Teaching AI To “Speak” The Language of Regulations

by Tim Sloane 0


While I remain doubtful this technology will prove as beneficial as described in this Central Banking article, it is a clever approach to reducing the strain caused by the ever increasing number of regulations. The idea is to use Natural Language Processing tools to understand the regulation and translate it into more actionable machine readable formats. If unaware of how NLP is capable of accomplishing this, this article may help. The article identifies a few ways these tools can be used:

“Reporting institutions can often find it difficult to meet these obligations; it requires significant effort to navigate and interpret regulation and there is often a need to rely on external professional services providers to understand what information the regulator needs and when.

Firms then implement and codify these interpretations into their in-house regulatory reporting systems. Each firm does this manually, which creates the risk of different interpretations and inconsistent reporting.

“Whichever way you look at it, there are currently a lot of inefficient processes that try to close the gap between what the handbooks are trying to achieve and what is actually reported,” says PJ Di Giammarino, chief executive of regulatory analysis firm JWG.

Market solutions

A number of regtech firms have attempted to make these processes simpler.

Speaking at an event in London in February this year, Mark Holmes, chief executive of tech firm Waymark, explained how artificial intelligence (AI) can be integrated into existing systems to scan and dissect the reams of regulation sent to firms daily.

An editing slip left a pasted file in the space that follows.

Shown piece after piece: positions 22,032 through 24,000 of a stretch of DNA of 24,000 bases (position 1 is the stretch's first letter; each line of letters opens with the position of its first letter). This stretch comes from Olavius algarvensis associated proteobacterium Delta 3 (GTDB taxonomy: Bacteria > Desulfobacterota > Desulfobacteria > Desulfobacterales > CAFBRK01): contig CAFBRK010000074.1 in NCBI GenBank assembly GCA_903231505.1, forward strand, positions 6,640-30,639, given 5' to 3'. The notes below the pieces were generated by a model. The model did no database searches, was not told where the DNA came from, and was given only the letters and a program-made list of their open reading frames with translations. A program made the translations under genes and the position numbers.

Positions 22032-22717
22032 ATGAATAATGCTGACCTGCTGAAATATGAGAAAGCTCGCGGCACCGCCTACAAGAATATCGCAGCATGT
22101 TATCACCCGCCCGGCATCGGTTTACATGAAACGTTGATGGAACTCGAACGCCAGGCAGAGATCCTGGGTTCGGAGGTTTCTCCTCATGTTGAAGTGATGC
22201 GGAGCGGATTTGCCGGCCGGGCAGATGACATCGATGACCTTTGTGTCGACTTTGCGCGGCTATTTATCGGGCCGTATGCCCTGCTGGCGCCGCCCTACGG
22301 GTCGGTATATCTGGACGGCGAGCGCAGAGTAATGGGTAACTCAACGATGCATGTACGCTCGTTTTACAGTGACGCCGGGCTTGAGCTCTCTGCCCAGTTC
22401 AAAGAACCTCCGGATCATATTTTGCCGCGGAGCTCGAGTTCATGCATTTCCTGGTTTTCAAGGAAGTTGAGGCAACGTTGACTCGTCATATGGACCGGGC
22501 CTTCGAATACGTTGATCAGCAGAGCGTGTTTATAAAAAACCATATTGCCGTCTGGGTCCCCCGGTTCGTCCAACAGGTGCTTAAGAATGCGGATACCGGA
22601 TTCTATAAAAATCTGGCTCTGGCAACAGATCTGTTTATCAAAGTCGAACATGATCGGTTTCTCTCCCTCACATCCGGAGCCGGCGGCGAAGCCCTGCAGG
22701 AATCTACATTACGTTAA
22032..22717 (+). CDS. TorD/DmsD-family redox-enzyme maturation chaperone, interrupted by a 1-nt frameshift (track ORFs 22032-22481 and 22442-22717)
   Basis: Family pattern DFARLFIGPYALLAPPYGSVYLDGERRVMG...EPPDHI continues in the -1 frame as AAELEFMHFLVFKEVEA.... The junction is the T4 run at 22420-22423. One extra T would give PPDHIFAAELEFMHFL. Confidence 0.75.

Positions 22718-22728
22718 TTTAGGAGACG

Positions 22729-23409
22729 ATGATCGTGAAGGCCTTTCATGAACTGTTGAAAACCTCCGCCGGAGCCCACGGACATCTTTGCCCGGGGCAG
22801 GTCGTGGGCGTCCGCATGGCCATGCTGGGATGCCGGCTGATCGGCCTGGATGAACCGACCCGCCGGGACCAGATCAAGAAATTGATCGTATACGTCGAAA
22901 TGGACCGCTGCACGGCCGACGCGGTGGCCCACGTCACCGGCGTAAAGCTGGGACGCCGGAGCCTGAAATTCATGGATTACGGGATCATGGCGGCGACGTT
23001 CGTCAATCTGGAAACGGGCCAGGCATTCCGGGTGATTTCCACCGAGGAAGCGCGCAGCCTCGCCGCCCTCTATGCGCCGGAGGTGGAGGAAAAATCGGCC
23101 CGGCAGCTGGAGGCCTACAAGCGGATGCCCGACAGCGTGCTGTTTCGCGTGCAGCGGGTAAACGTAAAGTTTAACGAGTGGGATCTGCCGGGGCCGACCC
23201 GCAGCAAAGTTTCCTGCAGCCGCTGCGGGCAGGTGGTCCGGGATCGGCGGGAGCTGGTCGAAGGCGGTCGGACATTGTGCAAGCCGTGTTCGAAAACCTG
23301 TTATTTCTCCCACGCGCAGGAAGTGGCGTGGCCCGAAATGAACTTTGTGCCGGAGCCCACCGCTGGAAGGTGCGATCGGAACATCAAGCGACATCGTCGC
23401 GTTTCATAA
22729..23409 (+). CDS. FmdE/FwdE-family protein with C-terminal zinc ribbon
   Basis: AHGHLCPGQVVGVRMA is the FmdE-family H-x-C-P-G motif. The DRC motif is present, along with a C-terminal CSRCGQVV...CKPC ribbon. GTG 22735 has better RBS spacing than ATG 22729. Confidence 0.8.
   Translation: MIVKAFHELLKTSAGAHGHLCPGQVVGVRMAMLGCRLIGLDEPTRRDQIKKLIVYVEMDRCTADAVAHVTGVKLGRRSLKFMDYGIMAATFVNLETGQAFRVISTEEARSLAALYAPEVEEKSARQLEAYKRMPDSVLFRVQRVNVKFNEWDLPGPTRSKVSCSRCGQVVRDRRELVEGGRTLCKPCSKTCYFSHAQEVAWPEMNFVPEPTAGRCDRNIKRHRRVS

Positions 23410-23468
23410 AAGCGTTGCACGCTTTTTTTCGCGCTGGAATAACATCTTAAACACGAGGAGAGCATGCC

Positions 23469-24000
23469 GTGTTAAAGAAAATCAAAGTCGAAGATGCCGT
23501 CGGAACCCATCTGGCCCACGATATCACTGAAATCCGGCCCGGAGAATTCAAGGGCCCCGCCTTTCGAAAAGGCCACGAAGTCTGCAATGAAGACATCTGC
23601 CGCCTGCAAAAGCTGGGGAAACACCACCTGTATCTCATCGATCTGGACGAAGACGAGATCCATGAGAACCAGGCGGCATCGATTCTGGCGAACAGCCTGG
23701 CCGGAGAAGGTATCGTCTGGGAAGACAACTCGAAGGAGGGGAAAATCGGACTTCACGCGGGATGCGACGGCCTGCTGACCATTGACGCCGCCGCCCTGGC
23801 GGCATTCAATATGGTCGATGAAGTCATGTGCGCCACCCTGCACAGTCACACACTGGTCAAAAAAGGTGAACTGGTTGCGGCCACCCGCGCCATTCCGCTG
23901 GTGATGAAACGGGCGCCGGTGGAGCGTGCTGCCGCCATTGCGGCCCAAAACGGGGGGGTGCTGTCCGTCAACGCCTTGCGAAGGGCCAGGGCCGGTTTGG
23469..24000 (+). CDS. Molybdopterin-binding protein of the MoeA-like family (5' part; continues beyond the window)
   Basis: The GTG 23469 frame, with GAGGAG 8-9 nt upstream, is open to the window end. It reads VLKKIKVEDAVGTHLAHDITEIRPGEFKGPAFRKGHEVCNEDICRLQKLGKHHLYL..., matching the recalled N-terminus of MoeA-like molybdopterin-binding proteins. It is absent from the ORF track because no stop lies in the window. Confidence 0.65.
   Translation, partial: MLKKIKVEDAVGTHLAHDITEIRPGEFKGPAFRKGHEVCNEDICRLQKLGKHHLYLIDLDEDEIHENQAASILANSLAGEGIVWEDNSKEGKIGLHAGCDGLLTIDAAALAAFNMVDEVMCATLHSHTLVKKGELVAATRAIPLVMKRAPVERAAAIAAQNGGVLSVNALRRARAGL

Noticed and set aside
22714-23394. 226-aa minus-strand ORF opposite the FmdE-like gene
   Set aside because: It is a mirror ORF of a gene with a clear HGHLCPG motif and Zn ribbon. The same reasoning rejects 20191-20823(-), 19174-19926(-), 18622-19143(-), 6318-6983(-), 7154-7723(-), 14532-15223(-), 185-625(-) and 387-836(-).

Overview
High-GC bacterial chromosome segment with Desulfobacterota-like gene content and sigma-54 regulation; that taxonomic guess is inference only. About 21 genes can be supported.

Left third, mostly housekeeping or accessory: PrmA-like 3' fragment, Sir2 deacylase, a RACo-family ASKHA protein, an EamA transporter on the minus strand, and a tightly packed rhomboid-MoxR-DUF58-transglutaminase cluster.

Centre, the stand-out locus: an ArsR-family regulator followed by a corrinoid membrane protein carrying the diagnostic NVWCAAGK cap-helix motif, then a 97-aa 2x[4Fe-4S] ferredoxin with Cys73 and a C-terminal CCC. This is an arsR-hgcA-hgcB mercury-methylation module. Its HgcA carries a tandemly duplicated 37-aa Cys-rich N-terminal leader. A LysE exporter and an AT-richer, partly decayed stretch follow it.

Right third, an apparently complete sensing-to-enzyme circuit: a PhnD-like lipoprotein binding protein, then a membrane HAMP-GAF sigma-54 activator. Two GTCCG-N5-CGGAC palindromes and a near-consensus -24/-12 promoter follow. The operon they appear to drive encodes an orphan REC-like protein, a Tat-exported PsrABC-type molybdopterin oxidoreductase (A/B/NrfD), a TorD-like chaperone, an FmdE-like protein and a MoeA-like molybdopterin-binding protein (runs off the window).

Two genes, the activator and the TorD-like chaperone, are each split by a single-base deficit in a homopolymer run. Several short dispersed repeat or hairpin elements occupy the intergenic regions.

“AI can help connect firms to relevant information, and can aggregate data to then break regulation down into a universal language,” he said. Waymark’s solution applies a natural-language processing system that sits within a firm’s current system and parses through the regulation documents, effectively translating them into a marked-up HTML file.

Firms are then able to discern which parts of the regulation are applicable to them and send it to the right part of the business to be implemented in whichever way it sees fit.

New start-up Covi Analytics offers a similar solution with its product Cmile. Like Waymark, Cmile dissects the information within regulatory documents and extracts the relevant sections based on a customer’s specific requirements.

The information is then compiled onto a dashboard and colour-coded to allow financial institutions to see whether a piece of regulation has been enacted by the relevant department.

The software can also provide industry benchmark information to highlight to financial institutions where they rank among their peers in terms of compliance. However, chief executive of Covi Analytics Waleed Sarwaar says this is heavily dependent on more institutions using the software to get an accurate reading.

Intelligent regulation

One firm, however, has gone a step further and taken the tech to the regulator.